Was Paperchase right to apologise?

Another day and another corporate apology.

Only this one was very different.

While we often see organisations say sorry for things like data breaches and services not working as they should, the stationery, card and gift-wrap retailer Paperchase took the unusual step of opting for a public apology after running an advertising promotion in a national newspaper.

The campaign offered Daily Mail readers two free rolls of Christmas wrapping paper, worth £4.75, from the store.

And it was that association with the UK’s most read newspaper in print and online which caused the problem.

The promotion was quickly seized upon by the Stop Funding Hate pressure group which urged people, through its Twitter account, to contact the retailer ‘urging them to rethink’ their partnership with the publication.

And it certainly seems to have worked as Paperchase issued a grovelling apology on Monday morning (20/11). It said: “We’ve listened to you about this weekend’s newspaper promotion. We now know we were wrong to do this – we’re truly sorry and we won’t ever do it again. Thanks for telling us what you really think and we have let you down on this one. Lesson learnt.”



It’s actually quite a nicely worded apology, sounds genuine enough and looks like it has been written by a human – not something you can always say when brands believe they are in a crisis media management situation. But did it really need to apologise in this instance?

There’s no getting away from the fact the Daily Mail is divisive, but it is not an illegal publication. Like it or loathe it, it has influence - not only does it continue to sell well but it is also the most popular English language newspaper website in the world.

And you would like to think that Paperchase had carried out some research that showed a fair proportion of its customers, or likely customers, were Daily Mail readers, before it hopped in to bed with the publication. Yet having flirted so openly with the paper’s readers on Saturday, just two days later it seemed to be doing its utmost to insult them.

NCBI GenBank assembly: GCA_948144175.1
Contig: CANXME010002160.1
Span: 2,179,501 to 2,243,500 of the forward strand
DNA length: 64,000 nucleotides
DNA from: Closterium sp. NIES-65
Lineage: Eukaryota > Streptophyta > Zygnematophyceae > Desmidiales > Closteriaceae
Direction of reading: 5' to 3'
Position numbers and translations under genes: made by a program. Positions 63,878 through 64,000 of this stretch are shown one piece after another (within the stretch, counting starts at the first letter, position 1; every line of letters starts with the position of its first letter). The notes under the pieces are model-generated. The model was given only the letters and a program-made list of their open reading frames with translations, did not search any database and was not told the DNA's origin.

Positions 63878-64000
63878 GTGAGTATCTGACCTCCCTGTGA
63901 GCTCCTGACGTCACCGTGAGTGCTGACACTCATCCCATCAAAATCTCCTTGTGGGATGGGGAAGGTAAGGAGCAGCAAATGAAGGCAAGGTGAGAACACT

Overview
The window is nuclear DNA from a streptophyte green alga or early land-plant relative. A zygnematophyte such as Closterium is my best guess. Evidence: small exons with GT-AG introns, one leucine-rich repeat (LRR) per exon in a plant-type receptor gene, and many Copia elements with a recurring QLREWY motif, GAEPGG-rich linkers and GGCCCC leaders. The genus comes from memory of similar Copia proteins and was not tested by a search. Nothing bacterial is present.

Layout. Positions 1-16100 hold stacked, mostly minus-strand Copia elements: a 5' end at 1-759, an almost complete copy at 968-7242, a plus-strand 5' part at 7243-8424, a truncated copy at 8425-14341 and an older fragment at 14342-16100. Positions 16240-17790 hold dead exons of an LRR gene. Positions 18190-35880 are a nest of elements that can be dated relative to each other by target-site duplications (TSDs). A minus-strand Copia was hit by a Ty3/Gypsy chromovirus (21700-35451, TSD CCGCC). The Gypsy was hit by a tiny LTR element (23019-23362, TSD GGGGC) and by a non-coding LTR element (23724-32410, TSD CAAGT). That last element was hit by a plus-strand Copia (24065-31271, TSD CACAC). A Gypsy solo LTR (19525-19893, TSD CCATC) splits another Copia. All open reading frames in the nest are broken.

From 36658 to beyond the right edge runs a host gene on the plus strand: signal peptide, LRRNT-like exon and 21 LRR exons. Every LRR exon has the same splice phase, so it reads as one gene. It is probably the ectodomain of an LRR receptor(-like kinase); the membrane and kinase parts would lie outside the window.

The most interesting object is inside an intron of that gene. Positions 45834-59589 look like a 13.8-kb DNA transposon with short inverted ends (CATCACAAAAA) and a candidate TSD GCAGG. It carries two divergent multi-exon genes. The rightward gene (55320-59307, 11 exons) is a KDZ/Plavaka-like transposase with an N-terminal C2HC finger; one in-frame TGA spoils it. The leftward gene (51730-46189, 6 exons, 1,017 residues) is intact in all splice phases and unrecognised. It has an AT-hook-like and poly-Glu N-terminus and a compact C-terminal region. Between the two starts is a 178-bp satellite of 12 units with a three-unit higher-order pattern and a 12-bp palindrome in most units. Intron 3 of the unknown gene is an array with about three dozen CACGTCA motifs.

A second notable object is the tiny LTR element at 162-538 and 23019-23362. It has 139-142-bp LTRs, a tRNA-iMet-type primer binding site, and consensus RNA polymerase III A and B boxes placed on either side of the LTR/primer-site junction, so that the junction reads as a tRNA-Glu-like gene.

But organisations do tend to panic when they face something of a social media storm and opt for full crisis media management mode even if they actually haven’t really done anything wrong. And in this case Paperchase seemed to hit that panic button early. Stop Funding Hate has 80,000 followers and its tweet calling out the retailer was commented on 95 times, retweeted 312 times and received 373 likes – not particularly big numbers.

And by acting as it has, in my view, Paperchase has actually dug itself a bigger hole, because having placated those who strongly dislike the Daily Mail, it is now facing a backlash from those opposed to it seemingly caving in to online pressure.  Its move also brought wider media interest to an issue which may otherwise have quickly blown away.




I asked our expert social media training tutor Graham Jones for his thoughts. He said: “People misunderstand the impact of social media all the time. Stop the Hate has 80,000 followers. The Daily Mail has 120m readers. Even if every one of the Stop Funding Hate followers retweeted, that's a reach of 0.0006 per cent. In other words, almost invisible.

“Paperchase themselves only have 33,000 followers, so by Tweeting themselves they have reached even fewer people. But what companies miss is that journalists look at Twitter for stories.”

He continued: “The Tweet by Stop Funding Hate and the subsequent Tweet by Paperchase would have reached less than 0.01 per cent of the people who saw the campaign in the Mail.

“However, the Twitter spat was picked up by Huffington Post, reaching 189m people - almost twice as many who would have seen the Mail campaign in the first place. Had Paperchase kept quiet, it would have been a relatively quiet dispute on Twitter alone.

“The company could have then considered more carefully how they handle the issue posed by Stop Funding Hate. Often, a negative Tweet becomes a story because of the reaction to it.

“Lack of reaction to Tweeting does not mean lack of reaction to the issue. Paperchase could have reacted to the issue in other ways, but not produced the negative hit if it hadn't reacted on Twitter.” 



A better approach would have been to follow the ‘don’t apologise and wait for the storm to blow over’ strategy adopted by John Lewis when it found itself in a similar situation. In 2016 it said: “We fully appreciate the strength of feeling on this issue but we never make an editorial judgement on a particular newspaper.” Or Lego which said: “We have finished the agreement with The Daily Mail and are not planning any future promotional activity with the newspaper.”

But the biggest failing of this whole saga was that Paperchase appeared to have completely failed to anticipate that starting a relationship with the Daily Mail might prove controversial.

It needed to look no further than Nectar which faced similar online fury when it launched a tie-in with the newspaper in August.

Had it looked at the loyalty programme’s experience then it should have anticipated that not every-body would welcome some free Christmas wrapping paper, via the Daily Mail, with festive glee.


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